In response to a series of improper food labeling and misrepresentation cases that occurred last year, the Japanese government is considering to introduce a system to impose surcharges over violation of the Act against Unjustifiable Premiums and Misleading Representations, a law aimed at preventing the misleading representation of products and services.
The business community must work to label products and services properly and place top priority on gaining the trust of consumers. To that end, the government should expedite compiling easy-to-understand guidelines that would help business with proper representations of products and services, as well as inform concerned parties thoroughly about them. It should proceed with caution, however, and consider a surcharge system as a last resort to tackle malicious acts.
If the government were to introduce a system to impose surcharges, then the objective of the system should be to deter acts of violation rather than to assist recovery of damages, as that may confuse the administrative action with civil procedure. Also, if every situation involving labeling or representing products becomes subject to possible surcharges, then that could cause a chilling effect on business that try to comply with strict rules. Therefore, the types of acts subject to imposing surcharges should be limited to labeling and representation that, either willfully or through gross negligence, lead consumers to falsely believe that the quality, standard or any other aspect of a product or service is much better than in actuality or that make the price or any other terms seem much more favorable to consumers. For example, surcharges should not be imposed on a retailer just because it labeled a product improperly as a result of trusting the information provided by its supplier.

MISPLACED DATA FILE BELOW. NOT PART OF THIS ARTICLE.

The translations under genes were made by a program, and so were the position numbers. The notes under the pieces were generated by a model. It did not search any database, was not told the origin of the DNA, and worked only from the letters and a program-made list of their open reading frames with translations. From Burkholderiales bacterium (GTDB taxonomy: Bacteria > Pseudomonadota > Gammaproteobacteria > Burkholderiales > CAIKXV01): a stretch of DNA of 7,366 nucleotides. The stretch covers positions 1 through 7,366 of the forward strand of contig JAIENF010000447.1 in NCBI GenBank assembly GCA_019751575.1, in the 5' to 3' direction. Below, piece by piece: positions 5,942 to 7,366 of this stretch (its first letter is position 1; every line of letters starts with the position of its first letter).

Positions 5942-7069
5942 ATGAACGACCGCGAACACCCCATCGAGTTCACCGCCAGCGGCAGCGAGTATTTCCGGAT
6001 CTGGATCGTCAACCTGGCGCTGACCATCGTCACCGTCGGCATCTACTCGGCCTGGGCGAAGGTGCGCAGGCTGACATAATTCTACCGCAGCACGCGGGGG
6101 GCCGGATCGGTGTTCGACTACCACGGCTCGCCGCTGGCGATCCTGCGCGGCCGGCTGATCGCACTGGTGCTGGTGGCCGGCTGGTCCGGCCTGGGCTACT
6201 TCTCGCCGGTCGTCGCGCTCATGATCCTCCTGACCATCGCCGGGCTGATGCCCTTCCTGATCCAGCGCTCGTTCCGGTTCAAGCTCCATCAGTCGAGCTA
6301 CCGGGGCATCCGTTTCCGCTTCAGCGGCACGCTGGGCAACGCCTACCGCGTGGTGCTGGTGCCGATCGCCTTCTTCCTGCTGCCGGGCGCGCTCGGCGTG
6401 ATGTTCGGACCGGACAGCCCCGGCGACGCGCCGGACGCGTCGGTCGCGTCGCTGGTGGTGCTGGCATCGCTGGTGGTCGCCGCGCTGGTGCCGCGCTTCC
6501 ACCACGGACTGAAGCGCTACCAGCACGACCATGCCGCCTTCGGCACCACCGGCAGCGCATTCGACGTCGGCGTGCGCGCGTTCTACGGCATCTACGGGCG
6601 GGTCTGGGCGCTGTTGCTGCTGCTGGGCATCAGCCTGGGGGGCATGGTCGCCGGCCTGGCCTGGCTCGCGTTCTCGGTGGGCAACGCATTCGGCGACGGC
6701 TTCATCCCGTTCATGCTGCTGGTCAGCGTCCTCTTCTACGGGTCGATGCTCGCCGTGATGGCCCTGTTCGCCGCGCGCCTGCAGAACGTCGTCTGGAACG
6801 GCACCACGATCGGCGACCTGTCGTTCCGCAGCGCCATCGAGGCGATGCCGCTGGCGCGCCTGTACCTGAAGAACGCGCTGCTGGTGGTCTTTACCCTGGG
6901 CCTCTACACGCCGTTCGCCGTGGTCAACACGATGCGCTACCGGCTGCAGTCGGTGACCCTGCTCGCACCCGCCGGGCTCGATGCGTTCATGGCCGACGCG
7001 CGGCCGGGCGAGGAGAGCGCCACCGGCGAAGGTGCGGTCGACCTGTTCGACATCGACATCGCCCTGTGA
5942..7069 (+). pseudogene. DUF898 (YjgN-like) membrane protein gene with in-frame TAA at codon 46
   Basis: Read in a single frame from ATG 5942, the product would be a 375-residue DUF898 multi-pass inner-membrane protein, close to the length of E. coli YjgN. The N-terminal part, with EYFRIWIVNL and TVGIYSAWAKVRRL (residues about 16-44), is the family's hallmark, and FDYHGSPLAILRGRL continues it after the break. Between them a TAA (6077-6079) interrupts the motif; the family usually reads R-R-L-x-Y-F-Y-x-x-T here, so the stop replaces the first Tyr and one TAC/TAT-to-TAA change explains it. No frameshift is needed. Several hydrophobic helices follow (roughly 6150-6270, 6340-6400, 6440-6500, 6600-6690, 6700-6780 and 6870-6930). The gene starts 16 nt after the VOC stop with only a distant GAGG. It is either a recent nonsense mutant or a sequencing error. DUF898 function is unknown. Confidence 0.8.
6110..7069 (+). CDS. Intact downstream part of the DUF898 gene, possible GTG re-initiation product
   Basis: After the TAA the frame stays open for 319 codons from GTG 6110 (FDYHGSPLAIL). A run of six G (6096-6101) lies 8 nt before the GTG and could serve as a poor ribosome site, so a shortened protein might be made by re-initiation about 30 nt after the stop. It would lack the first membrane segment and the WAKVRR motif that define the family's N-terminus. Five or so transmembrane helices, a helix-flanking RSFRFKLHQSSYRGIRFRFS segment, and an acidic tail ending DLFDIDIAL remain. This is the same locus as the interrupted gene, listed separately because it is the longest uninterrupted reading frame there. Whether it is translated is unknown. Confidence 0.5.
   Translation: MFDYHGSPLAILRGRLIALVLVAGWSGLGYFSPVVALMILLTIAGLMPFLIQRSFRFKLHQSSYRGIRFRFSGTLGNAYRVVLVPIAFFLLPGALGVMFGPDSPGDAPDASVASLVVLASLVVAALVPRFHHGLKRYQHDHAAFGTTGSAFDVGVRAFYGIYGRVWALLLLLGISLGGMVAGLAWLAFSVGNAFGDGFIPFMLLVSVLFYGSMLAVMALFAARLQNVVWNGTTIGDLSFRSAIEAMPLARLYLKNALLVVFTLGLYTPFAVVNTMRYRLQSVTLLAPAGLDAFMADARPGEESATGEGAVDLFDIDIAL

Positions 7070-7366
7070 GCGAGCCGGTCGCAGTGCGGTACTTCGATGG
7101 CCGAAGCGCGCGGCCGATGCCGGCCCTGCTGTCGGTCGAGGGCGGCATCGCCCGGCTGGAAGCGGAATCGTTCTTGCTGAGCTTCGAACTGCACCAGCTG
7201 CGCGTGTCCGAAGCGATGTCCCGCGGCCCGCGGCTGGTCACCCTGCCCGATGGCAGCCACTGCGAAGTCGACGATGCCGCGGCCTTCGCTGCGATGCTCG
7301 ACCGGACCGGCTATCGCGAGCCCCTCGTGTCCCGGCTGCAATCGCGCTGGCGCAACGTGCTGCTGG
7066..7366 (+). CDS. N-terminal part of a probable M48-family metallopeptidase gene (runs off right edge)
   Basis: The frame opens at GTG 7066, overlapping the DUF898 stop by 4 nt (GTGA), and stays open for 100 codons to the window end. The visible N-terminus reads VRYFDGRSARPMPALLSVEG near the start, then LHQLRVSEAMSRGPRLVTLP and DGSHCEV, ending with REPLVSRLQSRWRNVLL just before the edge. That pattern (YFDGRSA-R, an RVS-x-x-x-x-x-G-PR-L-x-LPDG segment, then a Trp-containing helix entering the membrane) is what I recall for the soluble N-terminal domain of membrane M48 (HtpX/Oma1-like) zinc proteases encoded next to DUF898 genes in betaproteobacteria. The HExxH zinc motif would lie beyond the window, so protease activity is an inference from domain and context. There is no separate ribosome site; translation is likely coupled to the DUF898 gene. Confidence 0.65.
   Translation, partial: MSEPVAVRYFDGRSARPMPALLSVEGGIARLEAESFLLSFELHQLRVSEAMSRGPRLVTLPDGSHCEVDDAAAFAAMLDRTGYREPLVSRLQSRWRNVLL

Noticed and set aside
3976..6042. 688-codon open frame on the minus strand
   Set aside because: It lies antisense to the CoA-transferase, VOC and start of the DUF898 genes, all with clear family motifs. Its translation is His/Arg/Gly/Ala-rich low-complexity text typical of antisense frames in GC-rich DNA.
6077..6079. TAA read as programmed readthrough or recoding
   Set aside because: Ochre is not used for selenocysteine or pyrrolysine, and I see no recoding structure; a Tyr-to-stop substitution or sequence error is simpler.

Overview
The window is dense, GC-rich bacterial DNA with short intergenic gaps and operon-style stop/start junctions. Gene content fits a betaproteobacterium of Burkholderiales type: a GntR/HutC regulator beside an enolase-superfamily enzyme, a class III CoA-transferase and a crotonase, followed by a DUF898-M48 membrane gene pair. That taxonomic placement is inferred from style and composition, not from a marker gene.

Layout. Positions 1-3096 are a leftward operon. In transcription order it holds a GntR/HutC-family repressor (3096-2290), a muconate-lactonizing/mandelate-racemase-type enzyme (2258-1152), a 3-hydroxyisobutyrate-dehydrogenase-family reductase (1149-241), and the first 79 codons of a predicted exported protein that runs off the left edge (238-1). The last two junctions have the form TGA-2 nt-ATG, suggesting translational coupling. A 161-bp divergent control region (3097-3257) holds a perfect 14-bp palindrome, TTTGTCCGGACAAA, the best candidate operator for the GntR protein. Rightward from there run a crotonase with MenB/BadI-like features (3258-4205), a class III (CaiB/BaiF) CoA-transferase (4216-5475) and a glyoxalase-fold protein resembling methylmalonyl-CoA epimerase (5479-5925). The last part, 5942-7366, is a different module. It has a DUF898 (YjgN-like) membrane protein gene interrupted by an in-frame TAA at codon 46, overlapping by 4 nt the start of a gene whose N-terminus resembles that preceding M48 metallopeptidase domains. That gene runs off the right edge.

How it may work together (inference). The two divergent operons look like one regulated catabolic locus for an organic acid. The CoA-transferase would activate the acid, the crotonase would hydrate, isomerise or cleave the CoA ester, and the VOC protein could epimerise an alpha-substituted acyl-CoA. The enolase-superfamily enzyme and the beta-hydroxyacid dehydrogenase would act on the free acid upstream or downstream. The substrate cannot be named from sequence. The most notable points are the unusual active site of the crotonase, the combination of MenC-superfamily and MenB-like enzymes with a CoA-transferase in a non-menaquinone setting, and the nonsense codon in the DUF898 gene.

The burden of proof in cases of illegal acts subject to surcharges obviously falls upon the government, including determining whether or not there is deliberate intention or gross negligence. The levels of surcharges should be considered from the standpoint of consistency with the surcharge system related to the antimonopoly law's designation of unfair trade practices. Measures that would encourage businesses to take voluntary amends for the affected customers are also necessary, such as by decreasing the surcharge amount in the event a business operator voluntarily offers refunds to customers.
When imposing surcharges, due process of law should obviously be guaranteed, including the prior notice of an order to provide opportunities for a business operator to state opinions and submit evidence. The surcharges collected should be placed in state coffers, same as the surcharges collected under other laws.
Finally, if the government were to introduce the surcharge on misrepresentations, then we demand all the more strongly that the government publish the guidelines as soon as possible and make sure the businesses of all levels understand the rules clearly, as stated above.